The Cold War Was Hot When It Was Young
By Adam Stengel
(AP/IB History, English Literature, English Language, History at The Edge Learning Center)
If you’re an IB History student studying the “Cold War: Superpower tensions and rivalries” for a World History Paper 2 topic, you’ll need to know a lot about the geopolitical awkwardness of superpowers that green-lit arms races, shape-shifted culture, catalyzed countless proxy conflicts, and dominated foreign policies from right after WWII until David Hasselfhoff, rocking a light-up jacket and a piano-key scarf, brought peace and freedom to the world forever and ever.
An important subtopic related to the Cold War, one that’s almost guaranteed to pop up as an essay option on the Paper 2, pertains to the various crises—some more obscure than others—that emerged during the conflict’s teenaged fever years (mid 1950s to early 1960s). Typical prompts will want you to compare the causes and/or outcomes (both global and local) of TWO of these crises, each chosen from a different region. Some examples, such as the Vietnam and Korean wars and the Sino-Soviet Split, are prolonged and complicated historical events that warrant blog posts unto themselves. Others, however, are relatively condensed and accountable. Below I will present the causes and ramifications of three of these early Cold War crises, emphasizing the local details, the superpowers’ employment of brinkmanship that pushed matters to their edges, as well as the notions of M.A.D. and peaceful coexistence that saved the day.
Crisis #1: The Suez Crisis
Where? Egypt (Middle East/Africa Region)
Why? Egypt nationalized the Suez Canal
- Gamal Abdel Nasser, a man who rose from obscurity to the rank of colonel in the Egyptian army, became president of Egypt in June of 1956. He had helped bring down old King Farouk in a nonviolent coup back in 1952, and he emerged as a staunch Arab nationalist. He wanted to modernize Egypt while providing some newfound social welfare to its people. His main two foreign policies: anti-colonialism and anti-Israel.
- Despite signing a treaty promising to bounce, the mid 1950s the British still kept a military presence in Egypt (a nation which had been a former British colony). In Nasser’s view, the reason for Britain’s colonial lingering was the Suez Canal. Nasser felt that nationalizing the canal—and thus the maritime route that connected the Nile to the Mediterranean—could provide Egypt with both economic and political boosts.
- In order to take greater control of the Nile, Nasser and his admin felt that they needed to construct a modern dam at Aswan. Originally the U.S. planned to significantly help fund the project, along with Britain, hoping this could mend Egypt’s relations with Israel. All that money being thrown at him made Nasser realize how valuable he was to the West, though he did NOT feel the need to pick a side in the East-West Cold War alignment.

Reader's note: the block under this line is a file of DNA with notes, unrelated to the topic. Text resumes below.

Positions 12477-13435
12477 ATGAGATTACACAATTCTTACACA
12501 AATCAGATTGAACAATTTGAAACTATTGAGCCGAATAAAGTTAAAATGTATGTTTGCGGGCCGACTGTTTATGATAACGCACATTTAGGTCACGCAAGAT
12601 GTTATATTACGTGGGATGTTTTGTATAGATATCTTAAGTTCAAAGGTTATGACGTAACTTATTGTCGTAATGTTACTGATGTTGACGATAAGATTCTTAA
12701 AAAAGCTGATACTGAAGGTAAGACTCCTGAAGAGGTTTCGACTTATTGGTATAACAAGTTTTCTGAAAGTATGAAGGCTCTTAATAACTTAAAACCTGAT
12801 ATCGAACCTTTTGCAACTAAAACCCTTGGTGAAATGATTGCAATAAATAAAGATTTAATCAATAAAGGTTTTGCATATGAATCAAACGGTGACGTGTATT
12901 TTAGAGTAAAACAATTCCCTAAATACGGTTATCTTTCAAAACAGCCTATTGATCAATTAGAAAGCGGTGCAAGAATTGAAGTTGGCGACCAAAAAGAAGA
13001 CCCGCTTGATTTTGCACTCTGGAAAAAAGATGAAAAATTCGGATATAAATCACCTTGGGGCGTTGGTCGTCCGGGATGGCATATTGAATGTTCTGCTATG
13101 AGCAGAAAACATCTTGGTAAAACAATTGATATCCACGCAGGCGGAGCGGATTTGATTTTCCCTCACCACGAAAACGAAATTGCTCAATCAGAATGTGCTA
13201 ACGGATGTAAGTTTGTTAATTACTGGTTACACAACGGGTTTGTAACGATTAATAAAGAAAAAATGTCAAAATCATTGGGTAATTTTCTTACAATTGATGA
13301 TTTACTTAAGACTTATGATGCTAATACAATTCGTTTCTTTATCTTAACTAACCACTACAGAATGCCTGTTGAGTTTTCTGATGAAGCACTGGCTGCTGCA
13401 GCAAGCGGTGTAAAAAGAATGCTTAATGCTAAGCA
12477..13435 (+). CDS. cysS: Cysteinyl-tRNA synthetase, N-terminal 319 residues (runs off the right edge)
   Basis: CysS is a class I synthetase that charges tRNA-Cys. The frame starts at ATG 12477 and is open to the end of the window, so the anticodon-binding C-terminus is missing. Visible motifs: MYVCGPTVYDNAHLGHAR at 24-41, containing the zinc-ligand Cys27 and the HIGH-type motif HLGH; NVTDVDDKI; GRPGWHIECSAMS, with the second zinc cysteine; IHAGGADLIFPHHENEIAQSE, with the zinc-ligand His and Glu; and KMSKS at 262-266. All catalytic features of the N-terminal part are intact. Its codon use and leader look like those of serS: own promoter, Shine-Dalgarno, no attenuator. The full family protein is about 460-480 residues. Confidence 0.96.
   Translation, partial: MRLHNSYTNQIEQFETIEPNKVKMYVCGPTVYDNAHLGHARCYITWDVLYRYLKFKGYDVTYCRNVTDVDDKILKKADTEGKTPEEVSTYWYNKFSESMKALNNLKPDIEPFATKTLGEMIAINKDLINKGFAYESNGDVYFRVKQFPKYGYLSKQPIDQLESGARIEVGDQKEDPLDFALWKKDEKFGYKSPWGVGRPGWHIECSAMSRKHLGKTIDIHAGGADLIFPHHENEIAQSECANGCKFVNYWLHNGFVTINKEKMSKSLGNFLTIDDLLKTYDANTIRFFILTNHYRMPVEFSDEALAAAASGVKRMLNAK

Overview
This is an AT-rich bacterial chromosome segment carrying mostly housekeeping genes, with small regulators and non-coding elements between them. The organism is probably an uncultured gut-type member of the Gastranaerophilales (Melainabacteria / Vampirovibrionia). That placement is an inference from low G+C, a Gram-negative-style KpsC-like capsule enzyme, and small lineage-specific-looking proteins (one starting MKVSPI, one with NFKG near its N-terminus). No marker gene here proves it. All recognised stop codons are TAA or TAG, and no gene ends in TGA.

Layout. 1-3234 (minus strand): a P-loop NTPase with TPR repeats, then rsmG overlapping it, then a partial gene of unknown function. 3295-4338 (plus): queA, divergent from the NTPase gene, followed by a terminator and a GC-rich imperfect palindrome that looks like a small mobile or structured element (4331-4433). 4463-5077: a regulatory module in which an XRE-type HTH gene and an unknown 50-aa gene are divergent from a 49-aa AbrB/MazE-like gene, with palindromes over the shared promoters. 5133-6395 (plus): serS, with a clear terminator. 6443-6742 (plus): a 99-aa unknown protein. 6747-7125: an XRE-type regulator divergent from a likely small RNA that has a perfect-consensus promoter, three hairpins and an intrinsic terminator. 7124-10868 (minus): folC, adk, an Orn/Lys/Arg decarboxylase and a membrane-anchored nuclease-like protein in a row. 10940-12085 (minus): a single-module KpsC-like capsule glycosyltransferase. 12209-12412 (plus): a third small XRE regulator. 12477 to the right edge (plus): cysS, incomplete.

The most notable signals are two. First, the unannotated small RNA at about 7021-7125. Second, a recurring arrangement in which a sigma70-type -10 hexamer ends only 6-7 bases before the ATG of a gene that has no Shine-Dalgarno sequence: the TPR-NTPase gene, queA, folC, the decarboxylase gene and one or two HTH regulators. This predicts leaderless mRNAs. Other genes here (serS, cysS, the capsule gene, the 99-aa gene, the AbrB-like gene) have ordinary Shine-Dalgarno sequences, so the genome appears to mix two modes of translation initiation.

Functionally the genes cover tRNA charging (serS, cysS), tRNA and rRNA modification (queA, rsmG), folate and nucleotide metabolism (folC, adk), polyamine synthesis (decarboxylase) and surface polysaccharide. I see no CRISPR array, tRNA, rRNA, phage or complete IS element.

- The Soviets started offering Egypt funding, and Nasser flirted back. Moreover, he decided to recognize the PRC as China, which was a direct affront to the pro-Taiwanese US. Overall, what we see is Nasser refusing to conform to the Cold War dichotomy—for him, the only concern was Egypt and the Arab world.
- Once the Suez Canal had been nationalized, an enraged Britain looked to France for assistance, as the French government also happened to be shareholders of the canal. The two European nations then cliqued up with Israel—a state Nasser publically expressed wanting to destroy—in an aggressive attempt to regain the canal. On October 26, 1956, Israeli troops, aided by France and Britain, entered the Sinai Peninsula, that notoriously disputed territory.
- Though the three combatants assumed that, in the face of a Middle East oil embargo, the US would back them up with Texas Tea, but the Eisenhower administration, as anti-imperialists, refused. The issue went to the UN—which already had its hands full with the Hungarian Uprising—and it proposed that Britain, France, and Israel should retreat. The UN sent their own forces to stabilize the region.
- Soviet leader Nikita Khrushchev—much more on this dude to follow—didn’t trust the US, and thought they were aiding their European allies on the down low. Moreover, he threated the Sinai aggressors with nuclear retaliation, which only escalated things.
- Eisenhower condemned Khrushchev’s threats, but he also threatened Britain, France, and Israel with severe economic sanctions if they continued to occupy the Sinai.
- Facing economic pressure from the US, the British immediately withdrew their troops on November 7. Soon after, the French followed suit, then the Israelis, a bit more stubborn than their European counterparts, at last withdrew in March of 1957, and only after the UN sent an emergency peacekeeping force. As a matter of face, those UN forces happened to be history’s first Blue Helmets.
- Unlike other proxy conflicts, this Cold War crisis demonstrated the US and Soviet’s shared value (anti-imperialism) in siding with Nasser and Egypt—although the Eisenhower administration didn’t take to kindly to Khrushchev threatening Britain and France with weapons of mass destruction.
- When the Suez Crisis arrived, the UN sadly lost interest in Hungary, and thus nobody intervened on behalf the Hungarian people. It could be argued that this cold shoulder, in the long run, really hurt Eastern Europe.
- Poor Britain and France were forced to recognize that their international dominance was receding. Thus, in the emerging Cold War era, only two nations (the US and USSR) sat atop the global hierarchy.
- Though its nuclear bluff was condemned, the fact that their threat was taken so seriously by all nations involved meant that the Soviets had arrived in the nuclear era. Their interests in this region would continue throughout the Cold War.
- Though this incident would be the last time in the 20th Century that the US took action against Israel, the Eisenhower Doctrine was established to combat communism in the region.
Crisis #2: The Berlin Crisis
Where? Berlin, Germany (Europe)
Why? Tensions escalated regarding the status of Berlin